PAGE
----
It has been warm and sunny lately and some of the chicks have been flapping their wings and jumping to the top edge of the brooder walls, we decided to let them out into the run section of their coop to get some outside experience and exercise.  Chicks seem to love the dirt.  Dorito immediately started sand bathing like a seasoned pro.  We couldn't believe how good at it she was, digging and kicking with her leg and tossing the dirt with her wings onto herself.  They are only a little over a week old and so capable. :D

   They also figured out the exit ramp (a piece of board we put to the coop door) quite well.  The little feet walking up and down the ramp are so cute.  Some of them also just 'fly' off from mid point of the ramp, flapping their wings.  One jumped right off from the coop door and landed clear across on the far wall.  They can kind of 'fly' already.   So cute.

   Our kitties are definitely curious about the little birds in the big cage.  Although I was surprised to see that none of them have been having the 'chatter teeth' reaction to seeing the birds, like they usually do when they see sparrows and doves in the backyard.  They seem to know that these chicks belong to the humans and they are somehow special.  Every time I let the chicks out, the cats gather around the chicken coop and watch.  They have no idea how big these chicks are going to be. *giggles*  Some of our kitties will weight less than the grown hens at maturity.  Puccini is a Buff Orpington, so she will weigh about 7 pounds as a hen, and even more as a rooster (in case she was misidentified as a female as a day-old chick...  It happens.).

   The chicks love the chopped Swiss chard from the Square Foot Garden box in the backyard.  They go crazy pecking on the chopped pieces and stepping all over the bowl -- the little girls have no manners when it comes to food. XD  I'm composting their coop bedding in the compost pile for future use in the gardens.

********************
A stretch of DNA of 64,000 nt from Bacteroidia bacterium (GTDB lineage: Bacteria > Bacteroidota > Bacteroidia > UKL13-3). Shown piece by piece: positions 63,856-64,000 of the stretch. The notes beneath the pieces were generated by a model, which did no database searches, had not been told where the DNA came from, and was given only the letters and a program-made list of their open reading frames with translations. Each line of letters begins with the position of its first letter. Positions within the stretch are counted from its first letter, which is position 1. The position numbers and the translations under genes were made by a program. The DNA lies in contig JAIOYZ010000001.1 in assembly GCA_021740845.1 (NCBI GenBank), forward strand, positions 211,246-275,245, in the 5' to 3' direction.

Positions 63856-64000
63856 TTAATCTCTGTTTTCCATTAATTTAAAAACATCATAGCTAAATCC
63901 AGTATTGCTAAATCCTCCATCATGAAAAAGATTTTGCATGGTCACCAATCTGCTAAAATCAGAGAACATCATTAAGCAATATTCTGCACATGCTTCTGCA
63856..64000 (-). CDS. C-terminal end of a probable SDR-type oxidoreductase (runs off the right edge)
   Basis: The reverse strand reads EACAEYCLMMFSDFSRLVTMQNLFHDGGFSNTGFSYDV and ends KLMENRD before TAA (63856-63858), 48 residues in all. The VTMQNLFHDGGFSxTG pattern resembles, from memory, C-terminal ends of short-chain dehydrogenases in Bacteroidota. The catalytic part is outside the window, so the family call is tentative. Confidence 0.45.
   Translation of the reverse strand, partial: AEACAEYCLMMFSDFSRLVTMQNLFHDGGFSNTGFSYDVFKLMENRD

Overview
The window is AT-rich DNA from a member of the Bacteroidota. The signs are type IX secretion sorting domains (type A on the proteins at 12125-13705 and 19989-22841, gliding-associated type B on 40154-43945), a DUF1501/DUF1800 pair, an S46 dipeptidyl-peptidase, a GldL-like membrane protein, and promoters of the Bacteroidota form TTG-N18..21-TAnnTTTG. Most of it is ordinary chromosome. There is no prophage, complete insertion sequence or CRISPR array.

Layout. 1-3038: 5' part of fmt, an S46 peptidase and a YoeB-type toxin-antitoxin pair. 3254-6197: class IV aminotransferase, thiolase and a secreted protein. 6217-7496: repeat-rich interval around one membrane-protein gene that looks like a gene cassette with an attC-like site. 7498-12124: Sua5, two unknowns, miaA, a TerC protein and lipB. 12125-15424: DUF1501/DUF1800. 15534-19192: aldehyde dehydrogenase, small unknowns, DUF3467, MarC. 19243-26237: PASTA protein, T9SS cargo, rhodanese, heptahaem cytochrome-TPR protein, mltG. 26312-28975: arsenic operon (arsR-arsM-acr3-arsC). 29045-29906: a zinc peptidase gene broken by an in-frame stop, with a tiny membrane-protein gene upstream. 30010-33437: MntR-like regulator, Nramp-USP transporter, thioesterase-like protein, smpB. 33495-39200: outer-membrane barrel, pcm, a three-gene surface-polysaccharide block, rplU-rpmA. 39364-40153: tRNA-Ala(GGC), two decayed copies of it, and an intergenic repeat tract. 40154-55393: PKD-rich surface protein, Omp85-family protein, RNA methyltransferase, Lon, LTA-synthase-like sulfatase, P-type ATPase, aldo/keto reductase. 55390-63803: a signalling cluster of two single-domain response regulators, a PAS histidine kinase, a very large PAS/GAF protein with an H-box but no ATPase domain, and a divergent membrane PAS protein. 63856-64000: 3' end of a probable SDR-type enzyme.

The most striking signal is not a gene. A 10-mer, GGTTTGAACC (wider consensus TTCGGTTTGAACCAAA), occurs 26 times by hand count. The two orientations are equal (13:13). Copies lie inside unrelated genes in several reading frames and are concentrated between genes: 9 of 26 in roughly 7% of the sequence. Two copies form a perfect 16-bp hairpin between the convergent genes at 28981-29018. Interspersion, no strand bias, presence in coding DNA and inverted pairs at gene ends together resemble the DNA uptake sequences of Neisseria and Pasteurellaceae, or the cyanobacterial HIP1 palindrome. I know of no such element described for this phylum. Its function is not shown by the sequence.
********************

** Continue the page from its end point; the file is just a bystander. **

My family and I are having so much fun with the chicks.  They have grown used to being handled by us and some even falls asleep in our hands and Friglish (The black chick, which will be black and white marked "Barred Plymouth Rock".) is particularly friendly and casual, routinely jumping onto our arms and backs (when I'm crouching down).  They all seem pretty happy. :)

Wednesday, September 12, 2012

Week One with the Chicks

Time flies when you're having fun!  It's hard to believe it has been 7 days since the chicks arrived.  They are growing so fast.  (The size of their poo grows noticeably every day! XD)  The wing feathers with pretty patterns are already starting to emerge.

From left to right: Tapioca, Friglish, Dorito, Coco, and Puccini.  We let them out into the run for a while and some of the girls were doing the sand bath thing and got all dingy.

Coco sitting pretty.

Puccini is very friendly, too.

Dorito's wing feathers are showing beautiful patterns.  She'll be a very pretty hen.

The other two dark chicks, we couldn't get good photos.  Friglish is friendly, but the photo came out out of focus.  Tapioca is a little high strung, and with the wing feathers growing, they run with wings flapping as if to test themselves for flying.  They jump a lot, too.

We've had a second case of "Pasty Butt".  Pasty butt is when a poo gets stuck on their butt.  According to the blog article by the company we bought the chicks from, if not taken care of, it will prevent the chick from passing waste and can cause death.  So it's vital that pasty butt is taken care of as soon as it is spotted.  The first time I spotted it was on the day after they arrived.  Dorito had it.  I hadn't read up on the 'pasty butt' at the time, but I figured it would constipate the poor chick, so I moistened a wad of tissue with warm water and gently removed the crusty poo.  She was fine after that.  This time, Tapioca was starting to develop it with one chunk of poo stuck on her butt.  I went ahead and gave her the same treatment as I did to Dorito.  She's been fine since.  It has become one of my chores to check the girls' rear for the telltale sign of PB every morning.  ^^;

Friday, September 7, 2012

Chicks Are Here!

It's been over a month since I wrote in this blog.  The month of August was so busy and it just flew!

Lots of update around the garden, but the biggest news has to be our new chicks.  The chicks were ordered in August from, a company in Texas, scheduled for delivery in September.  Well, I was notified shortly after placing my order that our chicks will be shipped on September 5th, and we can expect them to arrive at our local post office for pick up within a day or two.